ADAMS — Town officials are studying the governor's reopening plans, analyzing how best to implement them and how they fit into the local government framework, according to Town Administrator Jay Green.
But one thing Green was sure of: The reopening will be slow and deliberately cautious, with no changes happening with town facilities before June 1.
"We going to be very deliberate and make sure we do it right to keep people safe," Green said.
He said town staff would be meeting in the first week of June to figure out how to start resuming operations and still minimize the risk of infection. He estimated that some staff would be coming back to work and city facilities opening to the public — with social distancing and face coverings — toward the end of June.
"We're going to gradually ease back into some level of the new normal," Green said.
Meanwhile, town staff will be analyzing the governor's phased reopening plans and determining how best to implement a slow opening for offices, retail and industrial spaces, eateries and schools.
Green noted that people shouldn't expect to suddenly go back to the way things were before. With social distancing and face coverings still in the offing, life in town will look different going forward.
"All bets are off at this point," Green said. "We are all going to have to learn to adapt. It's a reality we'll all have to get used to."
For one thing, if town tax revenue falls off, and state or federal aid doesn't make up for it, the town will have to adjust by cutting back on services to its residents — with a budget that is already been cut near to the bone due to a shrinking tax base and widespread resistance to tax rate increases.
Green said the pandemic and its aftermath will affect every part of town government.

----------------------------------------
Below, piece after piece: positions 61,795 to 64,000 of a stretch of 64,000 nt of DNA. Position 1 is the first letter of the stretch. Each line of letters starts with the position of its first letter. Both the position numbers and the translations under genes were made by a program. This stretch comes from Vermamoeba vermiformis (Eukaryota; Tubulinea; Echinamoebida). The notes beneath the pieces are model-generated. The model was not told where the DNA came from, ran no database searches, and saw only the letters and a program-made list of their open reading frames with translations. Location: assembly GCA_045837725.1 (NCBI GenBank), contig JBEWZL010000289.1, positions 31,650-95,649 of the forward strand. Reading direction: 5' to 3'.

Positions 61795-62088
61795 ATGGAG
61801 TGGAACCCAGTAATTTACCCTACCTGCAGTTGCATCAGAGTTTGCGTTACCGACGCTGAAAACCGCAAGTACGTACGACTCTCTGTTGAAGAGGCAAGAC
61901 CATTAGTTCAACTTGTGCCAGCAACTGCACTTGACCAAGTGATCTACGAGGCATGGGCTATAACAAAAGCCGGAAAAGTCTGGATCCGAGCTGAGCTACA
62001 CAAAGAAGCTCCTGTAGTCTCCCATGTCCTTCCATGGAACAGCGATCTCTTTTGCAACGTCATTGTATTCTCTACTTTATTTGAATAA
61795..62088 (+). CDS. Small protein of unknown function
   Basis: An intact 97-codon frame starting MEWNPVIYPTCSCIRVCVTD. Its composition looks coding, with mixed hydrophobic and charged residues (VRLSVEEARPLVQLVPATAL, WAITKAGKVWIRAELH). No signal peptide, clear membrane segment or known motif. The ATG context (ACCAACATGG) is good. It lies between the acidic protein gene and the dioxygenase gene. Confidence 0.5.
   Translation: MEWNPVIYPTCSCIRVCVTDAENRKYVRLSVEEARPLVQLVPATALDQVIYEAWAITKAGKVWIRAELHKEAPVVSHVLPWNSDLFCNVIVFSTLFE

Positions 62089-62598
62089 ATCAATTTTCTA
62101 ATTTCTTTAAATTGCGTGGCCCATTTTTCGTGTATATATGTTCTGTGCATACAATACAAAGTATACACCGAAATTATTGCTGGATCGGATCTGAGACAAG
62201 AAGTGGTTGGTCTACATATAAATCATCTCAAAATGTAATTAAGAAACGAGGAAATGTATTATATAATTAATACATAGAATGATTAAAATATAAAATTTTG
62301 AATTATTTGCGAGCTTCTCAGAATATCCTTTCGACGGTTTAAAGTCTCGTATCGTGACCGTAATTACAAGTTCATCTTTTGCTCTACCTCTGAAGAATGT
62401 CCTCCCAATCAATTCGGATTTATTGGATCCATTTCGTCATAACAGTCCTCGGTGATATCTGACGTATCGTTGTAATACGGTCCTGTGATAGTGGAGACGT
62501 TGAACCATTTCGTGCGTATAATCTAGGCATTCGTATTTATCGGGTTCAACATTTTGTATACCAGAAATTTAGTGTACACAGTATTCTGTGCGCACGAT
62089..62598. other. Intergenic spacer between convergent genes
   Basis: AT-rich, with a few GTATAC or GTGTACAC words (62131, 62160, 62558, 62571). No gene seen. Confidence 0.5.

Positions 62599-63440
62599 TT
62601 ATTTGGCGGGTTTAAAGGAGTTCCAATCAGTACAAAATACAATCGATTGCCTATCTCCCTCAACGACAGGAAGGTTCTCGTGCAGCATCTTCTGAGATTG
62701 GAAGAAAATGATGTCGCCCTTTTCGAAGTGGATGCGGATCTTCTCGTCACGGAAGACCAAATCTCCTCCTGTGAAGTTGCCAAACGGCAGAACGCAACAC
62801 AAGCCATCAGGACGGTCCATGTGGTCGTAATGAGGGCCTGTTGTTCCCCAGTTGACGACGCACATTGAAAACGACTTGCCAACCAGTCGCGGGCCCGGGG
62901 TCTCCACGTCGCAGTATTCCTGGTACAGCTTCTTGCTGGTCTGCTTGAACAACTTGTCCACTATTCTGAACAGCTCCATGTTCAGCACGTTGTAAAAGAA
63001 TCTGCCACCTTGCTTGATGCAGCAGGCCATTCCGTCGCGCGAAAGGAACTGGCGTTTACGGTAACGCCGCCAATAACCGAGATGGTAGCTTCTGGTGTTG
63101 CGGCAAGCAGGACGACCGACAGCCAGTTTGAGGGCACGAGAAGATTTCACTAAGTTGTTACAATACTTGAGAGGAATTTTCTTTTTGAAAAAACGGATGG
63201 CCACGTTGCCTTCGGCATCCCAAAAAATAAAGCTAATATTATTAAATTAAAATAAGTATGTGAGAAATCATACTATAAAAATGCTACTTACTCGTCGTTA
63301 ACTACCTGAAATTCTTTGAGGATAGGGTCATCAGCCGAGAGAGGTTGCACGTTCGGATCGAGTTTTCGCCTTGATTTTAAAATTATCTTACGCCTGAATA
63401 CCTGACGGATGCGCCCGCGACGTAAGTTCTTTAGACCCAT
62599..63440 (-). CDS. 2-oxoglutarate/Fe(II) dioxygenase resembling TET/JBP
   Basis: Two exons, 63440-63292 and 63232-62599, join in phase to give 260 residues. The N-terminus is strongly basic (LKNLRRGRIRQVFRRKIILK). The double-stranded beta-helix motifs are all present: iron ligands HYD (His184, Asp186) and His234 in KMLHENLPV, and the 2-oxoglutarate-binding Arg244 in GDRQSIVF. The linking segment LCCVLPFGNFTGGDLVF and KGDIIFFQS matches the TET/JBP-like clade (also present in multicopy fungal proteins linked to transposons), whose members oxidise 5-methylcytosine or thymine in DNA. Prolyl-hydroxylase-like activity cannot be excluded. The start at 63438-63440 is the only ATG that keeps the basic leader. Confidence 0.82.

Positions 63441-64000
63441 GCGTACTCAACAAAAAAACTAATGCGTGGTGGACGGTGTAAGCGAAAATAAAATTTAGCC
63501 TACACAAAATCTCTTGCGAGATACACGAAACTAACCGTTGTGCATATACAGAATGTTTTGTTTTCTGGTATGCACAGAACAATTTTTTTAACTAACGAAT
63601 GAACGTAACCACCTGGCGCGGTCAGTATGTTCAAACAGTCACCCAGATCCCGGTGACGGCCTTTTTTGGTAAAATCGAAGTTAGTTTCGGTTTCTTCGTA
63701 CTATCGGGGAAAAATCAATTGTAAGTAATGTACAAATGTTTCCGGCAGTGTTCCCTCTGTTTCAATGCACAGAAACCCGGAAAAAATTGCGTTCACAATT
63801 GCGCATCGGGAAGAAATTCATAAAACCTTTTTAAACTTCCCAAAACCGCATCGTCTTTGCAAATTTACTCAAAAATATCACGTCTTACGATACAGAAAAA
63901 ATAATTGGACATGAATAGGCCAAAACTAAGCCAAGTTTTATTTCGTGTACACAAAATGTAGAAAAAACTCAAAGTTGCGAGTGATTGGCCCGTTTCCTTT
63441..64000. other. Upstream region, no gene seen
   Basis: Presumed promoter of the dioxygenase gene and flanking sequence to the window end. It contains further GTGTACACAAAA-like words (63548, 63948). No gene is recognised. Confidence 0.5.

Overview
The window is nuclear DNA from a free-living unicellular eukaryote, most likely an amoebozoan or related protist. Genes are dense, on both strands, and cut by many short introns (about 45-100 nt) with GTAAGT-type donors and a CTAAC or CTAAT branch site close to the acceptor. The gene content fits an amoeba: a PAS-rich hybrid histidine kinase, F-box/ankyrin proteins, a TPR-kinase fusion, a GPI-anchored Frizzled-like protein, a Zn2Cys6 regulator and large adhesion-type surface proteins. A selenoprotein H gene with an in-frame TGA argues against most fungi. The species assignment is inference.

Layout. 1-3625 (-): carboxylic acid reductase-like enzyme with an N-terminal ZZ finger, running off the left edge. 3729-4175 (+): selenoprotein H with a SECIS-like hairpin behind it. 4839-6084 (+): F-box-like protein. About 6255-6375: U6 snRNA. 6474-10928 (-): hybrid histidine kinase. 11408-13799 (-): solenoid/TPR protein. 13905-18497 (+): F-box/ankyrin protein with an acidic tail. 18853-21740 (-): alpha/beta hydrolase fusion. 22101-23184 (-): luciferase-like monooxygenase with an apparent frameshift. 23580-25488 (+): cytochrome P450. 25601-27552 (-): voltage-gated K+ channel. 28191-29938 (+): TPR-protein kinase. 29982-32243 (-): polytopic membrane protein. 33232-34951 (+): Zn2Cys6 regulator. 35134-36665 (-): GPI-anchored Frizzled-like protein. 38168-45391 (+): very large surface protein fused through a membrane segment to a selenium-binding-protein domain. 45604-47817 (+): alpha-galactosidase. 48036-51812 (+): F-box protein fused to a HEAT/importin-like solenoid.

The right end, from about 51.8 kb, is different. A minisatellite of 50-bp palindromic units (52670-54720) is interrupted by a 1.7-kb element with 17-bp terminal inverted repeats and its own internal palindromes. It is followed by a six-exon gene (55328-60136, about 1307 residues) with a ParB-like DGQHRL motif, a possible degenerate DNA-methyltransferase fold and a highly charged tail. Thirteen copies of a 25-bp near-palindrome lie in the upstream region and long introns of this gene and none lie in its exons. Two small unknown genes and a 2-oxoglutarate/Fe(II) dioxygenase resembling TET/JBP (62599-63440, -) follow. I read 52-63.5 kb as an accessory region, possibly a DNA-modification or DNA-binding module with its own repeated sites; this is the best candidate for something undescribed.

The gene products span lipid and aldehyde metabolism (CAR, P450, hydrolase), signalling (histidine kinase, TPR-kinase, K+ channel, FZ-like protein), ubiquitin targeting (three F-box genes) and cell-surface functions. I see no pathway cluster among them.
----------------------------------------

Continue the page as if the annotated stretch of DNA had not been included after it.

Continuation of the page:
"This permeates everything," he said.
Green noted that fiscal 2020 will end June 30, and the revenue stream wasn't hit that hard as the fiscal year ends. But fiscal 2121 will be a different story.
And since officials can't tell yet how that budget impact will take shape, they are moving forward with a budget based on earlier projections so they can pass it before the new fiscal year begins on July 1.
So city leadership is tentatively planning for the annual town meeting on June 22. It would be located in an open-air venue that has not yet been chosen.
The town usually receives roughly $2.5 million in state aid yearly. And if that number shrinks, there is no other funding to replace it.
"Any cuts [in state aid] will have an effect on our service delivery," Green said. "But we hesitate to make those cuts now without know what the cuts will look like. But we have to keep the town moving."
If the town can't assemble a town meeting before the new fiscal year begins, it will continue on a month-to-month budget, which would necessitate funding only operational costs and postponing any capital spending.
"It's imperative to have town meeting at some point in order to get a full budget passed," Green added. "But we're ready for either scenario."
Scott Stafford can be reached at email@example.com or 413-629-4517.